One of the key tenets of the argument that the National Security Agency and some lawmakers have constructed to justify the agency's collection of phone metadata is that the information it's collecting, such as phone numbers and length of call, can't be tied to the callers' names.

    I don't believe I've heard anyone, in the government or not, make that claim. What possible good would metadata be to them if they couldn't associate it with an individual?

    What I've mainly heard them say is "you shouldn't care, since we're not listening to the actual call". That's still garbage.

    • Re:Wha'? (Score:5, Interesting)

      by s.petry (762400) on Monday December 23, 2013 @05:21PM (#45769845)
      Then you have not listened to much of the debate. Clapper and others in offices have stated that metadata is completely anonymous and therefor not a risk. They have also said what you note. This is a campaign of denial and deceit trying to cover all possible ground. Additionally, TV media has been pretty silent on the issues so they are trying to keep things quiet and away from the masses.
      • by timeOday (582209)

        "Clapper and others in offices have stated that metadata is completely anonymous and therefor not a risk."

        Cite?

        • You might as well watch the 60 Minutes [cbsnews.com] segment. The metadata discussion, and a demonstration of the analysis, is near the beginning and in the transcript.

        • by s.petry (762400)
          You could look up the Clapper testimony, where he claimed in front of a Congressional hearing that they did not get personal data and if they did it would be expunged/ignored (can't remember the exact verbiage). Google with this string "NSA claims metadata harmless" and you will find plenty.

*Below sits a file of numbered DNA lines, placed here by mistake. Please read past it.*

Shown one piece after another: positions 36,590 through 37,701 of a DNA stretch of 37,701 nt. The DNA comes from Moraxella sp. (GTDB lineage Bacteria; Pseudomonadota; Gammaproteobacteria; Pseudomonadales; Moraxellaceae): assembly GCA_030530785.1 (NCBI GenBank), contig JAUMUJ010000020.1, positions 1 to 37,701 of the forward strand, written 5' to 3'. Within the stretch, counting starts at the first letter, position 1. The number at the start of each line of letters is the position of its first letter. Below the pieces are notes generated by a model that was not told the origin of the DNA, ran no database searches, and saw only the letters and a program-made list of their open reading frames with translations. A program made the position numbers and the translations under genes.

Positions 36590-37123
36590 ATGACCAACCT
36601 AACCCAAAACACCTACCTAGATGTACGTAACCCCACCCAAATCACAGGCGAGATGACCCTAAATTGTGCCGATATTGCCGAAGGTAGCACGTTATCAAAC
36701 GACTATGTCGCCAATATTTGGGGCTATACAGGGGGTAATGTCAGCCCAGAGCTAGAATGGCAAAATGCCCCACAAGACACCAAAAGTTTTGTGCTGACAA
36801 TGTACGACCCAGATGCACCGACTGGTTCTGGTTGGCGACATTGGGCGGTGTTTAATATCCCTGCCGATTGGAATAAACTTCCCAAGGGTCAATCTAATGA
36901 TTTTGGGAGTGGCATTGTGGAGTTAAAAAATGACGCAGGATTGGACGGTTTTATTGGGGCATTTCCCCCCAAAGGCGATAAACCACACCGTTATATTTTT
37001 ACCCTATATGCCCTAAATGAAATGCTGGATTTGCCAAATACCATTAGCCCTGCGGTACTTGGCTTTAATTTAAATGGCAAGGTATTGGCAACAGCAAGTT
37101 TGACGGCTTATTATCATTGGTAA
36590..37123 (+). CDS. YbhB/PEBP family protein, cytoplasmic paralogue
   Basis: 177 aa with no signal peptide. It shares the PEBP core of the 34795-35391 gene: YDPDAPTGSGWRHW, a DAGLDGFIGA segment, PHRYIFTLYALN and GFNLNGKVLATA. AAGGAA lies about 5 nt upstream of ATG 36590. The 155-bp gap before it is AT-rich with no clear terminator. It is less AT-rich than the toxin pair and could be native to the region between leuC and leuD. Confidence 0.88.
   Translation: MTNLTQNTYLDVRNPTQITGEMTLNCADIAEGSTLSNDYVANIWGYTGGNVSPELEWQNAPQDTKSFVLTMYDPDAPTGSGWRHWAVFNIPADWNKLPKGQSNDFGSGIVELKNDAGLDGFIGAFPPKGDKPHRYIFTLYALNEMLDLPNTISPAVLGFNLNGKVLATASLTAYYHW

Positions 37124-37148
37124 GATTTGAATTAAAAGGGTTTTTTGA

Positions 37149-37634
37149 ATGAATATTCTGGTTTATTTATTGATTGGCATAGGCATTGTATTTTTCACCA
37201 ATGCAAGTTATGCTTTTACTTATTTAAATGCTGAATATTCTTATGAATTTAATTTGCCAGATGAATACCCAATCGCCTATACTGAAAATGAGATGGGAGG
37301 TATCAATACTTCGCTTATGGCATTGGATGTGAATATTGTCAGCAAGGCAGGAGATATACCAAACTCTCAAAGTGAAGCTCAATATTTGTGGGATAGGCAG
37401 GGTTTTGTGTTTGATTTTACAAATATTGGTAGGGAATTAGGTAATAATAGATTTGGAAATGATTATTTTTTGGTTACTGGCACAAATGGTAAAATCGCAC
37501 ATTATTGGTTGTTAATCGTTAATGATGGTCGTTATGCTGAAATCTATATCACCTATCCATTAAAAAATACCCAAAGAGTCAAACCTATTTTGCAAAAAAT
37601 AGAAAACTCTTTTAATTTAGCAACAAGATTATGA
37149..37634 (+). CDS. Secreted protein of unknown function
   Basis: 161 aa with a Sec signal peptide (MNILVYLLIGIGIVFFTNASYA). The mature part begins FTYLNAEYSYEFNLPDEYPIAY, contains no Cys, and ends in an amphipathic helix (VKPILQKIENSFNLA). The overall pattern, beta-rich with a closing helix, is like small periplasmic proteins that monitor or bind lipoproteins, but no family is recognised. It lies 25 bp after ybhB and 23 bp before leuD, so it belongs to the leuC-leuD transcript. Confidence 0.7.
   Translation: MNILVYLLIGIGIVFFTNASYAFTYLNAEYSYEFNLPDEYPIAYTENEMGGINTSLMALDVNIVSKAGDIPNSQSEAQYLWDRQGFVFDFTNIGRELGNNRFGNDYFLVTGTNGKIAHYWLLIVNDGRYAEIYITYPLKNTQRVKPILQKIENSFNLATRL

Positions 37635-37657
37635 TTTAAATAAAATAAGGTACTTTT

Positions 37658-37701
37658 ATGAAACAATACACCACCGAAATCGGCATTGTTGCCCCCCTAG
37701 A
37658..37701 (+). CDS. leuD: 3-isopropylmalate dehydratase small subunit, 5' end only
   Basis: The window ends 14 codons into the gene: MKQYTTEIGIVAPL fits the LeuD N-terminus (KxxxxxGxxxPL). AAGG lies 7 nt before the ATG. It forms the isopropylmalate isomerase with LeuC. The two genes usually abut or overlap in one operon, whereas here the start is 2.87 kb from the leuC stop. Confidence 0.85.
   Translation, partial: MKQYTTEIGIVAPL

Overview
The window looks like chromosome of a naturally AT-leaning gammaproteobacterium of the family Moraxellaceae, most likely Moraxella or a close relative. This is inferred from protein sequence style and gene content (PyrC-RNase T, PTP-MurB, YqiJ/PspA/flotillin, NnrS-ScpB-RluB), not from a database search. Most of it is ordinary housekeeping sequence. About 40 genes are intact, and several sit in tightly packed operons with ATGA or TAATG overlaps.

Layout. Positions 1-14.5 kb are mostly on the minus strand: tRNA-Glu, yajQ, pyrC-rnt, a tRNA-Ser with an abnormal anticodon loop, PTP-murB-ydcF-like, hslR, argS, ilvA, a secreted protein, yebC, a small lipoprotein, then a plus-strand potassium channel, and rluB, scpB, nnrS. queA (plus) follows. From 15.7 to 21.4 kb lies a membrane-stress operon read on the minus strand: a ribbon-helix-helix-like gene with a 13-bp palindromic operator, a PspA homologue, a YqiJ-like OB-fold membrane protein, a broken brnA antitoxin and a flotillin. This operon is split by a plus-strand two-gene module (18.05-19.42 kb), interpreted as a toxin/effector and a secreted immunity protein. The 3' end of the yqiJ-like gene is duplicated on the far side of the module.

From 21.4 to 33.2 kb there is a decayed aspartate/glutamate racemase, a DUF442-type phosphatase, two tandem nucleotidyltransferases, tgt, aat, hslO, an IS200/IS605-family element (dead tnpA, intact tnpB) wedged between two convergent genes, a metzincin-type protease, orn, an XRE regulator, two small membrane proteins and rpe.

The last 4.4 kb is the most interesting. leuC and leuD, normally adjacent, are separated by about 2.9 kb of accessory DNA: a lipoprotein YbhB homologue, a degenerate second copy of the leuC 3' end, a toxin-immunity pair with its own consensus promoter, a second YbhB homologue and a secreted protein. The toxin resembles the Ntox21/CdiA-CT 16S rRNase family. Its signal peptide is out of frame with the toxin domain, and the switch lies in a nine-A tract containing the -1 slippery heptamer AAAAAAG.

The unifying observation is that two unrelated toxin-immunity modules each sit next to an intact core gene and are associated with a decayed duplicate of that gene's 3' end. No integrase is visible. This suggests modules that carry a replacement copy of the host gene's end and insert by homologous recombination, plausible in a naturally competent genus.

• by timeOday (582209)
            Harmless is one thing; anonymous is the point in question.
            • by s.petry (762400)
              I see, so being pedantic for no real reason, except for perhaps ego.
            • by s.petry (762400)
              To be less of a dick (pardon me) The Clapper testimony stated that they could not see personal data. That statement is exactly the definition of anonymous. Whether they used the term 'anonymous' or not is not relevant to the point. The point was that they claimed they could not see your personal data, and if they accidentally did they would remove it and not use it.
      • It was openly discussed and even demo'd on 60 minutes. Do you still want to stick with that "keep thing squiet and away from the masses" statement?

        In any event, the NSA merely collects the data. Other agencies like the FBI will request information about the connections. So a phone number is provided to the NSA and the NSA gives them a set of phone numbers associated with the target number. It's up to the requesting agency to track down names and other details.

    • Re:Wha'? (Score:5, Informative)

      by oodaloop (1229816) on Monday December 23, 2013 @05:25PM (#45769867)